An hour might not seem like enough time to teach anything meaningful, and for the most part, that’s true. But you can teach the fundamentals of what computer science is, and give students a familiarity with a subject that they previously didn’t know anything about.
The Hour of Code is organized by Code.org as a way to get more people involved in programming- especially people who might not consider themselves “typical” computer scientists.
And it works. Here is just one stat from Code.org:
And I think this makes sense. It’s hard to be interested in something if you have no idea what it is.
So if you want to give your students (or yourself!) a low-stakes way to try out computer science, try doing an hour of code!
I wrote Happy Coding’s Hour of Code for people who prefer written tutorials over video tutorials.
Learn the basics of programming in an hour!
This hour of code introduces the fundamentals of computer science using Processing.
Here are a couple other Hour of Code tutorials worth checking out:
I’d recommend trying out a few of the Hour of Code tutorials and seeing what would work best for your students and classroom environment.
Computer Science Education Week is the first full week of December, in honor of the birthday of a pioneering computer scientist named Grace Hopper.
The CS Ed Week website contains a ton of resources:
The “official” Hour of Code takes place during Computer Science Education Week, but you can try it out any time!
The idea behind doing an Hour of Code is not to turn students into expert coders. It’s to demystify computer science and take it from something they only see portrayed as difficult or mathy or nerdy, and into something that they understand, that they can do something with. With that in mind, I’d suggest the following general tips:
Start out by showing examples of stuff that can be made with code. There are obvious examples like making apps, websites, and games. But consider focusing on non-obvious stuff like:
The idea is to show students that code can be used to solve whatever problems they’re already interested in.
Make it interactive. Instead of saying “here’s how we’d change the color to red”, ask the students what color they want to see.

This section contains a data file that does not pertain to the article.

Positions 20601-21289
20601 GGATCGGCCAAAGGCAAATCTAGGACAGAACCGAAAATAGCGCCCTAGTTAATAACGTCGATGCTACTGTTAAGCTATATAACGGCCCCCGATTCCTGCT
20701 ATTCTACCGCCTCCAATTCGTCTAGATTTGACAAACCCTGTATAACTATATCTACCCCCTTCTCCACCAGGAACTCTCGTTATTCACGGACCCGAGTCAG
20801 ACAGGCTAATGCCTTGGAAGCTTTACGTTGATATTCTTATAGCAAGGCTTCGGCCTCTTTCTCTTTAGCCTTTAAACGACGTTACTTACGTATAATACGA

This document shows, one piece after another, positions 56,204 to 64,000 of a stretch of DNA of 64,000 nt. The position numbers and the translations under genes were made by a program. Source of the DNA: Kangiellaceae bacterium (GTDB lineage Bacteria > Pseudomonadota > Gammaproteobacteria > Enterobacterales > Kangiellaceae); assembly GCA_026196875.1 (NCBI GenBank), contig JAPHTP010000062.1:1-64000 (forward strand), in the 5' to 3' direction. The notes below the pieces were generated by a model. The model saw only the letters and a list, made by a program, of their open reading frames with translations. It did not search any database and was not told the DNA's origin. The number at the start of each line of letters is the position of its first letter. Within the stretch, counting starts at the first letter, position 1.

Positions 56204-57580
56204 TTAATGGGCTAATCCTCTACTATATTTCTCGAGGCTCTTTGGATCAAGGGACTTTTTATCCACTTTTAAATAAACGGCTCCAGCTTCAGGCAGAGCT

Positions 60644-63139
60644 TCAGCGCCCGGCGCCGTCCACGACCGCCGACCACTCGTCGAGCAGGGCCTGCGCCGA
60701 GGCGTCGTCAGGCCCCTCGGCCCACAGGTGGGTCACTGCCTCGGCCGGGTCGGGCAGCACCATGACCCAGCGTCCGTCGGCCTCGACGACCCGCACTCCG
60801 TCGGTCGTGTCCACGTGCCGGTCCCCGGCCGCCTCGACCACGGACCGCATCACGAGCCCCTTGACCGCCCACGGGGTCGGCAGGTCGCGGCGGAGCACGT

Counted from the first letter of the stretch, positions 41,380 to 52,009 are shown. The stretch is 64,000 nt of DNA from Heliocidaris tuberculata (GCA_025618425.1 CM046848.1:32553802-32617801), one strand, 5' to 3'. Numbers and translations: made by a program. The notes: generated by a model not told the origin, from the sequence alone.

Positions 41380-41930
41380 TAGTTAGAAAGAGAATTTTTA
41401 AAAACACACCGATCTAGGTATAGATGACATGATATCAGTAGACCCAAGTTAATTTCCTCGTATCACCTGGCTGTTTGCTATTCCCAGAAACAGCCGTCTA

Roll with the mistakes that you (the teacher) will make. If the students choose purple, but you aren’t quite sure how to make purple, that’s great! It might take you a few tries to figure out what combination of RGB makes purple, and that’s perfect! That’s exactly how real programming works. This is what I call the Bob Ross approach to coding: coding is just as much an art as it is a science, and it involves making a ton of mistakes. So I think it’s important to show students that making mistakes is normal. Forgotten semicolons, using the wrong order for RGB, taking a few tries to get that circle to draw exactly where you want it, that’s all part of the process. Embrace it!
Give students time to work on their own. If you really only have one hour, then consider spending 30 minutes introducing the fundamentals, and leaving the second half for students to make their own programs. Bonus points if you leave a few minutes for students to show off what they worked on so far!
After doing an hour of code, students will have seen the fundamentals of computer science, and will have created their very first program. End with pointing to the next steps the students could take to learn more on their own. Point them to Happy Coding (can’t blame a guy for shamelessly self-promoting), or to whatever makes the most sense for your students.
Happy Coding is a community of folks just like you learning about coding.
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